Several weeks after a charter school network nixed plans to spend millions of dollars on a charter jet lease, it has announced the end of additional “hard to defend” spending practices, including buying tickets and a luxury box for events at San Antonio’s AT&T Center.
The Houston Chronicle reports that Tom Torkelson, CEO of IDEA Public Schools, in a letter sent to the network’s 7,000-plus employees, apologized for spending patterns that have brought unflattering attention to the Texas’s largest charter school organization.
The network’s since-reversed decision to enter into an eight-year aircraft lease and its spending on San Antonio Spurs basketball games have drawn criticism from the Texas AFT, an umbrella organization for teachers unions in the state.
“Some of IDEA’s biggest fans have been telling me lately that a number of decisions I’ve made as CEO were really dumb and unhelpful,” Torkelson wrote in his letter. “It’s been hard to hear, but they’re right.”
IDEA officials say they will not renew an agreement with Spurs Sports and Entertainment for the tickets and luxury box once the basketball team’s season ends in the spring.
More than 1,000 employees have received tickets each season, with the “lion’s share” going to campus-level staff and students. The accommodations cost about $400,000 this year, paid for with private funds, IDEA officials say.
In addition, IDEA no longer will allow business deals between the network and high-level leaders and their relatives — which have occurred on at least eight occasions in the past four years.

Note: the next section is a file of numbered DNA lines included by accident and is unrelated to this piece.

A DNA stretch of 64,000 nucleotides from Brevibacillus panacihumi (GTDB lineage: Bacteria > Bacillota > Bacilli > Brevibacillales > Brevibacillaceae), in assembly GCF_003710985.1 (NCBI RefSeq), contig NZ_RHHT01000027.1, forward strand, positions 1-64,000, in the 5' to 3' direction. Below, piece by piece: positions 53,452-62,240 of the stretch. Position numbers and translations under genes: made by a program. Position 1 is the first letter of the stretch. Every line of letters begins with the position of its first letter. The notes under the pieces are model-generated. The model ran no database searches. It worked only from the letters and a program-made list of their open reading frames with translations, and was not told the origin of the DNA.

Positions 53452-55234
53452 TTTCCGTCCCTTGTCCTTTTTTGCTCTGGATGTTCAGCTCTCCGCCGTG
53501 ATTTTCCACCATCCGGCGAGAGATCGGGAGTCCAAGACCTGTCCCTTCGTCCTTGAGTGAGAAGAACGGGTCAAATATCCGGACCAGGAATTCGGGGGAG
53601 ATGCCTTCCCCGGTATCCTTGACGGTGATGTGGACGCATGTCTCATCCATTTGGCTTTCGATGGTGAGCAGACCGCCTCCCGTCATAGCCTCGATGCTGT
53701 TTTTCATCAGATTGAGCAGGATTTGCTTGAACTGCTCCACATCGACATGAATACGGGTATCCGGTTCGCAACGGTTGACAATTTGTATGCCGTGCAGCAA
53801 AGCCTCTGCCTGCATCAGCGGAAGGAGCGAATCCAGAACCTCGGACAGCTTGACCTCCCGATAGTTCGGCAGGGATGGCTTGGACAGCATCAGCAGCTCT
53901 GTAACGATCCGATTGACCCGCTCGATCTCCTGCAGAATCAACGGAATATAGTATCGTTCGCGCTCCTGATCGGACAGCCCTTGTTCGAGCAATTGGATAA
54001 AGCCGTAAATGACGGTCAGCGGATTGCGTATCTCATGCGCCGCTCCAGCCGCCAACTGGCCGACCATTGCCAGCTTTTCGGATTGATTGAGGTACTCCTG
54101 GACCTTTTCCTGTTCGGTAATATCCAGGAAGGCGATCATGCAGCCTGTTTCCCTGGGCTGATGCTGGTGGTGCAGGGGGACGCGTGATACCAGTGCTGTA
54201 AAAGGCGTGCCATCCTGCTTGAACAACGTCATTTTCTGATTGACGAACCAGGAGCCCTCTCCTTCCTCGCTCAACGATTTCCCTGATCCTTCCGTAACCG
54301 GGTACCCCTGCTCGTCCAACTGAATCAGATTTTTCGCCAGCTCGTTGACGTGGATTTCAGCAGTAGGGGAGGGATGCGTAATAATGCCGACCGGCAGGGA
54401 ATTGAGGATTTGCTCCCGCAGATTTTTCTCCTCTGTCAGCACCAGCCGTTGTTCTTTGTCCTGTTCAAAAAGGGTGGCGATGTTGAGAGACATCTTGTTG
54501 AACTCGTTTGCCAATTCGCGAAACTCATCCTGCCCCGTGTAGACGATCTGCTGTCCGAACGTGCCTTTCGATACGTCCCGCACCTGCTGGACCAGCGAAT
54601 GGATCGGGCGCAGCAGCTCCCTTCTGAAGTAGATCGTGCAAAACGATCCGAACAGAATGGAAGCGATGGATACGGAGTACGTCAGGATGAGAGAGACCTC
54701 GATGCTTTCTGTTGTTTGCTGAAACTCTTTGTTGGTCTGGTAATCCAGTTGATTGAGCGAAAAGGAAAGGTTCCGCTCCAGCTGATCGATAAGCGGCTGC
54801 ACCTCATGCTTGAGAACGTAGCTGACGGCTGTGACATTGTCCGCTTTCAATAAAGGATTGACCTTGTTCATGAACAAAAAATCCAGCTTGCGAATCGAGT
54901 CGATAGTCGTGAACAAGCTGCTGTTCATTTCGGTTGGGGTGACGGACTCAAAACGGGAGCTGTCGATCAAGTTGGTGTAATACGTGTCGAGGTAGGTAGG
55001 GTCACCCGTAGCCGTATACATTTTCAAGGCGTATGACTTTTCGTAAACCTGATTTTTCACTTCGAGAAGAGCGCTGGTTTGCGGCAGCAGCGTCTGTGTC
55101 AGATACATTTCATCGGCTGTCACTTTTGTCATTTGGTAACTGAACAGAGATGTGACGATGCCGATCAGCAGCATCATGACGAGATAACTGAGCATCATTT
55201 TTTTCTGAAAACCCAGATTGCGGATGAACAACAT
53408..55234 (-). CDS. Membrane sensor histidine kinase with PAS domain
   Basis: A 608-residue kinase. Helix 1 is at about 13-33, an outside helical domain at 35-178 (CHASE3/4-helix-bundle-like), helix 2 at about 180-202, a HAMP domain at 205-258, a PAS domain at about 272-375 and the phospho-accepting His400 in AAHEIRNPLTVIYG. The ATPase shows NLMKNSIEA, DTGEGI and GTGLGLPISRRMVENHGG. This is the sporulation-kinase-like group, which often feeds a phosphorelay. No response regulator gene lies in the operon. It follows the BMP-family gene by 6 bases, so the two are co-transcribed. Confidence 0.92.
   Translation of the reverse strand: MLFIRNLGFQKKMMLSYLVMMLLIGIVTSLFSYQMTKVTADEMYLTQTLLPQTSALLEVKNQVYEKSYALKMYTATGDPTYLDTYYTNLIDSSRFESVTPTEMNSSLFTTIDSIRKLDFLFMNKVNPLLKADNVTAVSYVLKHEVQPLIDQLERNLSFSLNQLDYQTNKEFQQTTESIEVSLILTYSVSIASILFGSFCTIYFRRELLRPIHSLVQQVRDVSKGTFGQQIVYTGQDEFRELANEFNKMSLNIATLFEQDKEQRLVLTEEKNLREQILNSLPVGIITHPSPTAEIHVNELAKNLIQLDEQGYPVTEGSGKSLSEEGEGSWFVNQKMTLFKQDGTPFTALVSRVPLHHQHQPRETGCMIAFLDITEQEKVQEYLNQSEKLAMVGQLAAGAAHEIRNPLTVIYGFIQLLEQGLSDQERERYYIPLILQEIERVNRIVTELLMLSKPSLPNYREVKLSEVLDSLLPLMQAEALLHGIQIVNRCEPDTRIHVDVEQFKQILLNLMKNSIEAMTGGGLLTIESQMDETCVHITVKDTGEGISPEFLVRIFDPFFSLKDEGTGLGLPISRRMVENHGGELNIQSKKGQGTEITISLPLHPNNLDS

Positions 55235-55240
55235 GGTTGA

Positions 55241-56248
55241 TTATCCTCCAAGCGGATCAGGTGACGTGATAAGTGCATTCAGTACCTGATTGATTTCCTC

Most notably, IDEA’s recommended uniform vendor in the Rio Grande Valley since 2012 has been RGV Pro Direct, a company partially owned by IDEA Chief Operations Officer Irma Muñoz’s husband. Muñoz said earlier this month that her husband sold his 50 percent stake in the company at the end of 2019.
Patty Quinzi, legislative counsel for the Texas AFT, says some of IDEA’s spending practices illustrate the need for additional state oversight. Unlike traditional school districts, charter schools are governed by private nonprofits.
“It’s really puzzling that there are no questions from state leadership as to why this is OK,” Quinzi says. “With (traditional) public schools, at least there’s elected governance that has to be in the same city.”
Torkelson and other IDEA leaders have previously defended their spending practices, calling them part of the charter’s more business-like ethos. The CEO argued the jet would increase staff efficiency as IDEA rapidly expands across Texas, Louisiana and Florida. The eight-passenger jet lease was projected to cost nearly $2 million per year, to be paid out of private donations.
The basketball tickets and luxury suite served as rewards for staff and students, officials assert.
“It was a morale and motivational event for us,” says IDEA Judson College Prep Principal Joaquin Hernandez, who took 21 teachers and three office staff members to a Spurs game in 2018.
Still, Torkelson says the connection between some spending choices and student success “hasn’t always been strong enough."
“In IDEA’s aim to be entrepreneurial and different from traditional education systems, sometimes I’ve pushed us to a place that’s hard to defend," he wrote. "I’m sorry I put IDEA and our friends in that position.”
IDEA enrolls about 51,000 Texas students at nearly 50 schools, most of which are in the Rio Grande Valley, San Antonio and Austin. The network plans to open its first four schools in Houston in August 2020, and aims to enroll 100,000 students nationwide by 2022-23.
About 93 percent of IDEA’s revenue came from local, state and federal sources in 2018-19. IDEA also owns a private company that receives donations used to support the network.